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A collaboration-based particle swarm optimizer for global optimization problems

  • Leilei Cao
  • Lihong Xu
  • Erik D. Goodman
Original Article
  • 98 Downloads

Abstract

This paper introduces a collaboration-based particle swarm optimizer (PSO) by incorporating three new strategies: a global learning strategy, a probability of learning, and a “worst replacement” swarm update rule. Instead of learning from the personal historical best position and the global (or local) best position which was used by the classical PSO, a target particle learns from another randomly chosen particle and the global best one in the swarm. Instead of accepting a new velocity directly, the velocity updates according to a learning probability, according to which the velocity of the target particle in each dimension updates via learning from other particles or simply inherits its previous velocity component. Since each particle has the same chance to be selected as a leader, the worst particle might influence the whole swarm’s performance. Therefore, the worst particle in the swarm in each update is moved to a new better position generated from another particle. The proposed algorithm is shown to be statistically significantly better than six other state-of-the-art PSO variants on 20 typical benchmark functions with three different dimensionalities.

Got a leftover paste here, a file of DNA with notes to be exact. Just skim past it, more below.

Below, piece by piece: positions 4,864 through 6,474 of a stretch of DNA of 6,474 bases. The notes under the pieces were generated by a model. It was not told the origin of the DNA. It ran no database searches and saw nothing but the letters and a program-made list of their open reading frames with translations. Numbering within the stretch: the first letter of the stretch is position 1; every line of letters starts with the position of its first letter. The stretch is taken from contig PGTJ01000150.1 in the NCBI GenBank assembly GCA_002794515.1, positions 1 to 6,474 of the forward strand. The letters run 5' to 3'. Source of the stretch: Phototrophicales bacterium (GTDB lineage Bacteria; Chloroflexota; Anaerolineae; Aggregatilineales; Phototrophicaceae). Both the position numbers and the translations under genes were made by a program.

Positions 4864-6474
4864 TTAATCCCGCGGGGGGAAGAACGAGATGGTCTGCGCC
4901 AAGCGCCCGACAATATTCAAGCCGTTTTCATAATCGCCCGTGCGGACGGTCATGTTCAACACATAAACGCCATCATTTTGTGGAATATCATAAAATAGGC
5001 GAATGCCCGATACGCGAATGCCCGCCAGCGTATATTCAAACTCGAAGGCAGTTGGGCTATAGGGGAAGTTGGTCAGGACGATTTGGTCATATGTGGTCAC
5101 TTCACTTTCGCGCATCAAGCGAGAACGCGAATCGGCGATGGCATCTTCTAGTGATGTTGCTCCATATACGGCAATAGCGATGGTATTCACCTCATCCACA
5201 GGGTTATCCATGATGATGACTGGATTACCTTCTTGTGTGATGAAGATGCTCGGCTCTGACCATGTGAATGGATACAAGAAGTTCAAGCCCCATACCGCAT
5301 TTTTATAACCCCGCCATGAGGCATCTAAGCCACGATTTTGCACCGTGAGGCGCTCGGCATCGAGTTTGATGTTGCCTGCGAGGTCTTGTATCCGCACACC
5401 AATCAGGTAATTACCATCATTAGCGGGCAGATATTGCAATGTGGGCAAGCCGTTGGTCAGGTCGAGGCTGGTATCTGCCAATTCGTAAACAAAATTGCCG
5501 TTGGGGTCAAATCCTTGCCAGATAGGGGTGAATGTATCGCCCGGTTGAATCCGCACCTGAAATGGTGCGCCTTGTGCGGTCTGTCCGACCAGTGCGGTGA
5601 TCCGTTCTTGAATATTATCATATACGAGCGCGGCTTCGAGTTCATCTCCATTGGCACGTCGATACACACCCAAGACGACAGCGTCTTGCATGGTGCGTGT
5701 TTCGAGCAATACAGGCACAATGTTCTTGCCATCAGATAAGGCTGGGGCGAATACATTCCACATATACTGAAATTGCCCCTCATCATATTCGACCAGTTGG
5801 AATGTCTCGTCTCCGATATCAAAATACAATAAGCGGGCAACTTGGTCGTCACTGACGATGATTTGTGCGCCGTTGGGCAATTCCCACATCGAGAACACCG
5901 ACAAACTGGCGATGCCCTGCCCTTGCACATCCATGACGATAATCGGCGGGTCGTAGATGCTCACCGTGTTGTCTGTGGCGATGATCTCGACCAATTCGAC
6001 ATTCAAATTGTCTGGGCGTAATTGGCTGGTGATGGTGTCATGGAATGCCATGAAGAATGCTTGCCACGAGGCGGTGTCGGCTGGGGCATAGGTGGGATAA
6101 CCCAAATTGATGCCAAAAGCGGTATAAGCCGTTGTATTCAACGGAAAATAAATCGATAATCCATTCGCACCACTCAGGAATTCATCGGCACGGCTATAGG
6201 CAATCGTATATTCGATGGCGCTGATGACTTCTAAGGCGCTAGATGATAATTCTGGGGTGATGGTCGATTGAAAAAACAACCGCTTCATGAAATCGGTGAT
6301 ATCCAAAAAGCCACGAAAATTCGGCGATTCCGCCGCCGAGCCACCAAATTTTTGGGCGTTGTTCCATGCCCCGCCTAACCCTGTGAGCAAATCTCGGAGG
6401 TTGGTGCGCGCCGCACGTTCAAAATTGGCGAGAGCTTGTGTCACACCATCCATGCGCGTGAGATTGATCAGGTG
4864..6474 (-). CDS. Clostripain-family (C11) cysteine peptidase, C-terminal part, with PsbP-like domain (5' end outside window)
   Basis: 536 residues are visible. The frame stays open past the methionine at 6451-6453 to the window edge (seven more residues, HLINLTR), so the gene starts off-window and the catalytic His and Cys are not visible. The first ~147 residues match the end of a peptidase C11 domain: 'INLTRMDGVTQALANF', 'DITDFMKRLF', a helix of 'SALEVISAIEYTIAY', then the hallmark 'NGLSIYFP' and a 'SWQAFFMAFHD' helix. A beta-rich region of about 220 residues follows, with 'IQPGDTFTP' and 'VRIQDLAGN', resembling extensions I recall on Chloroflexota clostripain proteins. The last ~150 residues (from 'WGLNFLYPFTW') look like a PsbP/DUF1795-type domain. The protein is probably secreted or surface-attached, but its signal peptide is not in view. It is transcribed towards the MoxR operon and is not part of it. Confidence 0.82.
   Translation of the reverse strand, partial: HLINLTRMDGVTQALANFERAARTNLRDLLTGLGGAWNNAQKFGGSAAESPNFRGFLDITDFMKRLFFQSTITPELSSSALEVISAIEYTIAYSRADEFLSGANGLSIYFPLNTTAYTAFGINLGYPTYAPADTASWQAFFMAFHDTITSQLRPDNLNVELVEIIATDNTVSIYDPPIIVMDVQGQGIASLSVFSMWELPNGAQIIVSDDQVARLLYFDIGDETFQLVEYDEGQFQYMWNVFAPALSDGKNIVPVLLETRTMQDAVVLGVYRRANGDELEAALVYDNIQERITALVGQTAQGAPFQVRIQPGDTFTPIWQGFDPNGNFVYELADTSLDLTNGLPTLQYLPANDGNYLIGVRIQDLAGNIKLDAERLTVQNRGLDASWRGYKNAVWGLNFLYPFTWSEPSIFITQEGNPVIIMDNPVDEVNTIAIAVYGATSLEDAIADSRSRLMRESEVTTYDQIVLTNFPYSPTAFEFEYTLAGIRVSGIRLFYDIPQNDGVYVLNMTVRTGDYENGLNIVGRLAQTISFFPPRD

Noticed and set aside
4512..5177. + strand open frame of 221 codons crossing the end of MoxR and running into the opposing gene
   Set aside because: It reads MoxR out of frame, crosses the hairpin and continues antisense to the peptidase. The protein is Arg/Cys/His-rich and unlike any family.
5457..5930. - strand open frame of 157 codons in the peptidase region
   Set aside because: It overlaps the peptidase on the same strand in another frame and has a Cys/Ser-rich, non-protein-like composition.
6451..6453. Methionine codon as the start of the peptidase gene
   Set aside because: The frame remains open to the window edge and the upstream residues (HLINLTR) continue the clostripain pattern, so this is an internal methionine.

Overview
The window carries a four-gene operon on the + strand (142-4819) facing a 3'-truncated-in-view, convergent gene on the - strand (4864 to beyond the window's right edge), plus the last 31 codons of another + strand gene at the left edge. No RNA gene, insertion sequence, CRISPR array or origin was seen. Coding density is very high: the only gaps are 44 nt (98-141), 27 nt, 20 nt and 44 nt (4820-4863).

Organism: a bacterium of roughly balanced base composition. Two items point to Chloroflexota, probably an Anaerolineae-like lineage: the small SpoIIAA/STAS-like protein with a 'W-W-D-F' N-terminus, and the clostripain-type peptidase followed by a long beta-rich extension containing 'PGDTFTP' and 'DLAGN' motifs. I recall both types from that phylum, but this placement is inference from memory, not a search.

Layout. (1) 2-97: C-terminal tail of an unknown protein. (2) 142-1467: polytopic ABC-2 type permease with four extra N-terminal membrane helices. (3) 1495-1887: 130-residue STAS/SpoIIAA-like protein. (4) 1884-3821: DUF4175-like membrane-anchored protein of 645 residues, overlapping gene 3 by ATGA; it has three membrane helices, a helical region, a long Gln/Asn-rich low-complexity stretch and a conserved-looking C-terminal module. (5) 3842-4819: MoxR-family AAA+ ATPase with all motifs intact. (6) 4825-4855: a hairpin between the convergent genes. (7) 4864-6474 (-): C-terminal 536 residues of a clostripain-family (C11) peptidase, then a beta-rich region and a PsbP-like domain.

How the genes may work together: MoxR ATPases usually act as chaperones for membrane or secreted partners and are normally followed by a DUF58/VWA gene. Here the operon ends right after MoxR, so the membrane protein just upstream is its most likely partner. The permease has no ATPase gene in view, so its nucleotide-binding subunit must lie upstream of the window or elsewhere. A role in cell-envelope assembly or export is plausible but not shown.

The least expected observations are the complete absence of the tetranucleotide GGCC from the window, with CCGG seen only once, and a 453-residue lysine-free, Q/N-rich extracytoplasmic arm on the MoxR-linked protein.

Keywords

Collaboration Global learning Particle swarm optimization Learning probability Worst replacement 

Notes

Acknowledgements

This work was supported in part by the National Natural Science Foundation of China under Grant 61573258, in part by the National High-Technology Research and Development Program (863 Program) of China under Grant 2013AA103006-2, in part by the US National Science Foundation’s BEACON Center for the Study of Evolution in Action, funded under Cooperative Agreement no. DBI-0939454, and by the China Scholarship Council under Grant 201506260093.

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Copyright information

© Springer-Verlag GmbH Germany, part of Springer Nature 2018

Authors and Affiliations

  1. 1.Department of Control Science and EngineeringTongji UniversityShanghaiChina
  2. 2.BEACON Center for the Study of Evolution in ActionMichigan State UniversityEast LansingUSA

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